Sunday, October 21, 2012

A Skua, a Shearwater, and One Hell of a Kitchen!

Its October and the Autumnal rarity rush is in fill swing, with The Scillies currently just edging it against The Shetlands.  Easterlies were forecast so I roped in Nicknav, (he was recovering from pneumonia but I did not think that was a good enough excuse to not go birding!), and we headed for Spurn Head in Yorkshire.  I love Spurn as besides the regular scarce migrants and spectacular vagrants there are also incredible numbers of common migrants passing through too.  These provide a spectacle of their own as a side dish to the rarities, and something to focus on when the wind is in the wrong direction. 
Easterly winds are pretty much essential for rarities at Spurn, and clearly a lot of people had checked the weather reports - the Observatory was fully booked!  So was the Crown and Anchor, and so in fact was just about every B & B for miles around.  However, the easterlies would not arrive until Sunday so we had booked on the last RSPB 'Skua and Shearwater Cruise' of the season out of Bridlington.  Four hours up and down in the North Sea hurling chum (rotten bits of old fish) off the back to attract passing seabirds would, I assured Nicknav, do his ailment the world of good!  :D 
In the event it did and no one could accuse the RSPB of mis-naming their cruise, we did see 'A' skua, and 'A' shearwater, just one of each mind, you can have too much of a good thing!  A great skua and a manx shearwater (a Bonxie and a Manxie in the seawatcher's vernacular) were the only eponymous birds of the trip though a puffin I realised was a tick too.  I had not ventured to Bempton or Anglesey this summer so picked up a year tick there.  In any case even if nothing rare or unusual comes near the boat, it is great fun to simply point a camera at the cloud of gulls following the boat and so we spent a happy morning chugging up and down the sea.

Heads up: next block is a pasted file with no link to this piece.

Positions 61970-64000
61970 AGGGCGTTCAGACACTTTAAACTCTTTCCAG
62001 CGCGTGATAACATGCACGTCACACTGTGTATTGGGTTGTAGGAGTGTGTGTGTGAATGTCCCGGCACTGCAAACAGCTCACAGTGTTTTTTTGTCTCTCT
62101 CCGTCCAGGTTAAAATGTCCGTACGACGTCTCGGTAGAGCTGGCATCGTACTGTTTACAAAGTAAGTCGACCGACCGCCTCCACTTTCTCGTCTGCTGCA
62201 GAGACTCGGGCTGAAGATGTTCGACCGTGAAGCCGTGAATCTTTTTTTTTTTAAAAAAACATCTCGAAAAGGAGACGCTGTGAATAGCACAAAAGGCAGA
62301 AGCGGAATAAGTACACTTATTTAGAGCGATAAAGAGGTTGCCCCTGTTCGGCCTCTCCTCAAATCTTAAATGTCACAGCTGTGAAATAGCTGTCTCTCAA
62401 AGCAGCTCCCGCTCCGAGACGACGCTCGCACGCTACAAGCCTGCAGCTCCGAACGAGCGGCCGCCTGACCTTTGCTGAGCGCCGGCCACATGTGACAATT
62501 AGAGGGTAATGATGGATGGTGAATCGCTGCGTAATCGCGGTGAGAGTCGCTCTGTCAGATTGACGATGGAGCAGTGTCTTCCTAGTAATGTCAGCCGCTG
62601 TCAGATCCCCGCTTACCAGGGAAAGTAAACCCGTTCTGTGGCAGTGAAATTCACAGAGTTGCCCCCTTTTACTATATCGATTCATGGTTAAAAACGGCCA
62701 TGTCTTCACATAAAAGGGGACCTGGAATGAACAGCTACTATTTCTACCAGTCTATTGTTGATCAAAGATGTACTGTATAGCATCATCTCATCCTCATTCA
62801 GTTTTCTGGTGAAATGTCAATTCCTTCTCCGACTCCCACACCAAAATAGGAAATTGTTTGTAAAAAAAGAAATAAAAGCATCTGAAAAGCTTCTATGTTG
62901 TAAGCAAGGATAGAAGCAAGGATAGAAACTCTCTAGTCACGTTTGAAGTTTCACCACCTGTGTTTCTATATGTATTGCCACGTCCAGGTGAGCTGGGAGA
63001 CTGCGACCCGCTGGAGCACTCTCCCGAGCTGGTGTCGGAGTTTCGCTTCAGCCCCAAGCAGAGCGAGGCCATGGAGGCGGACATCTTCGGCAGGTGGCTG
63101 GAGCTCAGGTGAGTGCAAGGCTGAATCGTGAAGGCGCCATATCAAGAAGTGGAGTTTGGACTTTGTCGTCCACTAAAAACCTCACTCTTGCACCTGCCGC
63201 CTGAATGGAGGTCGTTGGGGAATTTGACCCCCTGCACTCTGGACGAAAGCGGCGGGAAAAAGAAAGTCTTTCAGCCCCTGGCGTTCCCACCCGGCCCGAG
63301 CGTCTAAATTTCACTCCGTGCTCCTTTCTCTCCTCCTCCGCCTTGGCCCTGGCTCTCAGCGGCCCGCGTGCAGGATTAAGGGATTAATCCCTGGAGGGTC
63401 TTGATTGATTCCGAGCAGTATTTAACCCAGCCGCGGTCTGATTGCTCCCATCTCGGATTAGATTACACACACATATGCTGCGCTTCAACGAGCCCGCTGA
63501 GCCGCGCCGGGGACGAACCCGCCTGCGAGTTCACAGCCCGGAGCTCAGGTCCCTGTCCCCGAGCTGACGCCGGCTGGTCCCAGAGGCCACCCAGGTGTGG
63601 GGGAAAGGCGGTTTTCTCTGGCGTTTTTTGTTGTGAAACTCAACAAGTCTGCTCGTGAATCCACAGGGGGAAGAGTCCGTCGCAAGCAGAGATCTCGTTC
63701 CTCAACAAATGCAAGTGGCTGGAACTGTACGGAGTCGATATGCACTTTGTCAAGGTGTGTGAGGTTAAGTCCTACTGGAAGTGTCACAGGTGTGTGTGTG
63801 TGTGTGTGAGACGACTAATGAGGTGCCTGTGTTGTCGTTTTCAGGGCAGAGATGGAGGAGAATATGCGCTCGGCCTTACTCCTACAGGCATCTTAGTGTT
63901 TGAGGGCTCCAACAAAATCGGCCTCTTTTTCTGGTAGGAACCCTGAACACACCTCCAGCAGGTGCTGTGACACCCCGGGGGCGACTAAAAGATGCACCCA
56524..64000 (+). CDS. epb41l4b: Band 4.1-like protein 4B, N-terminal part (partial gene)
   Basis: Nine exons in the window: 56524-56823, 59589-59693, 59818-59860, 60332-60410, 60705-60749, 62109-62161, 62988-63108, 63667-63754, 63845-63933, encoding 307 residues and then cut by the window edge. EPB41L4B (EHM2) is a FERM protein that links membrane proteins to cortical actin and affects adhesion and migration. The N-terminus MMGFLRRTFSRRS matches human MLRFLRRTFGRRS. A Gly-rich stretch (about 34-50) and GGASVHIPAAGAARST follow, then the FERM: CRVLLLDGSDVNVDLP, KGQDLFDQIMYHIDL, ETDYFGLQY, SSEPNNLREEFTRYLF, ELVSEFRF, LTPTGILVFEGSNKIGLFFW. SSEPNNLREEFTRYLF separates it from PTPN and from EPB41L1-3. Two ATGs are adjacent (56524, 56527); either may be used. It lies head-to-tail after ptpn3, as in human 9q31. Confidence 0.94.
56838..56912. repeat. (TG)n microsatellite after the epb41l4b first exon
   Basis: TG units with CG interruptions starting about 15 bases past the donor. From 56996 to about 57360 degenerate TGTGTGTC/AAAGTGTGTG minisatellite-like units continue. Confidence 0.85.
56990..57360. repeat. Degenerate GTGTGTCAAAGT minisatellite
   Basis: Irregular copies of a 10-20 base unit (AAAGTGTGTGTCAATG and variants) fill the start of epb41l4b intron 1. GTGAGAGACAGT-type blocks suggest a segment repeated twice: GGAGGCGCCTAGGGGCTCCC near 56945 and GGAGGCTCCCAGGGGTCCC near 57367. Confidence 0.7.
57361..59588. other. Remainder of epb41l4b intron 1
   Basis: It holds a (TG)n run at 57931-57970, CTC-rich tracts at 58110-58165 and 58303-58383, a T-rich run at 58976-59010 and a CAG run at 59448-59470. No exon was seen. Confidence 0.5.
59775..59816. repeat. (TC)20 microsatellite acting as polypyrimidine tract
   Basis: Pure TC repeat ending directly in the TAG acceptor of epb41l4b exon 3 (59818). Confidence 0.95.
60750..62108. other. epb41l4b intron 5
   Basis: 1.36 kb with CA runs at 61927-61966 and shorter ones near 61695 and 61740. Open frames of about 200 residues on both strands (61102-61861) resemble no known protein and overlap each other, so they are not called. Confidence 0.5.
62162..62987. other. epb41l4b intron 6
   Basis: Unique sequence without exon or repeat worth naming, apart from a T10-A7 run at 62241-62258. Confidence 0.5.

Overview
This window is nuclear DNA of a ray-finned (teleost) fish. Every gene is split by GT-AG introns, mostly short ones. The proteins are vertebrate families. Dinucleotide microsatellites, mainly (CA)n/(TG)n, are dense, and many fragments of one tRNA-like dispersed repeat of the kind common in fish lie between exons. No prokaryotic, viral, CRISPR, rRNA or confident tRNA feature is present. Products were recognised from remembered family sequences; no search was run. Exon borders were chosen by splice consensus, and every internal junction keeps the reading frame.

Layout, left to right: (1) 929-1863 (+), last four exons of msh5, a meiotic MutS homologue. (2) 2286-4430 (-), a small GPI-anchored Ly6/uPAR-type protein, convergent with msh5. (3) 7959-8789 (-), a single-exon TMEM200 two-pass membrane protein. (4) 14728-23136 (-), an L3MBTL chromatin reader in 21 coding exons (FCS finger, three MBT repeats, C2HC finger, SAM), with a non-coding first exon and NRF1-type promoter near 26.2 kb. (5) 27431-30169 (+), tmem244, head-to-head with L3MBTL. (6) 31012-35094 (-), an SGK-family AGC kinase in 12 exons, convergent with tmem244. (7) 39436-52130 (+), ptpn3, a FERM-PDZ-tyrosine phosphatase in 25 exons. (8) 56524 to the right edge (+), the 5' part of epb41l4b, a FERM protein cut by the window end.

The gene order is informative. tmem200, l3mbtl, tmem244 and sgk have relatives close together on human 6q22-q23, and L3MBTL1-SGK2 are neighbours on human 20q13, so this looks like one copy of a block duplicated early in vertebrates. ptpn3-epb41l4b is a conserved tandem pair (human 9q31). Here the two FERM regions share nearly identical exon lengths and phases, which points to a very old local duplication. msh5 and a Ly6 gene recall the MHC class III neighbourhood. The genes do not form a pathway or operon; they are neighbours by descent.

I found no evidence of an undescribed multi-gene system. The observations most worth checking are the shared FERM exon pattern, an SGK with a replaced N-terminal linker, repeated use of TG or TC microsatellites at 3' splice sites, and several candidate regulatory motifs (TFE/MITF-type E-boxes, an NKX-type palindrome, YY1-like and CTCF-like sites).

Back on dry land we twitched the red-backed shrike at Flamborough, being among the last to see it before a sparrowhawk followed it into a bush and presumably devoured it as it was never reported again!  Shrikes to my mind seem fatally disposed to become sprawk prey, blithely dithering about on top of bushes in full view, their eyes on the ground for bugs.  Its a wonder we get to see any.
Back at Spurn we asked if we could check out the rumour of a new kitchen in the Cottage, and were delighted to find that it was true.  We think it should be named the 'Geoff Neal Memorial Kitchen' in honour of the legend and his equally legendary Full English breakfasts that he forged amid clouds of smoke and steam on the old cooker!
The forecast Easterlies never appeared, the winds swinging round to North Westerlies, about as unwanted at Spurn as bird flu.  There were a few things about though, a brambling being my first of the winter, and who could fail to enjoy the hordes of goldfinches passing through, 11,000 in a week.  We renewed our Friends of Spurn subscriptions and also joined the Yorkshire Wildlife Trust, handy for two blokes who live near Leicester!  Still, if you're in one you can visit them all (with a yah-boo-sucks to Norfolk!) and only one of them has Spurn, the best birding spot on the globe! 

Nigel Medcalf lobs another sprat at his adoring followers

With the rarities on strike its time to practice with the camera!

The intriguing design of Spurn hides, with the people on the outside!

The old 1930s bird hides have stood the test of time.

The one by the Crown and Anchor is still manned by 87-year old Perceval Postlethwaite who, refusing to believe the Germans have given in, keeps a nightly vigil for incoming Heinkels.

The amazing Geoff Neal memorial Kitchen, a wonder to behold!  :)

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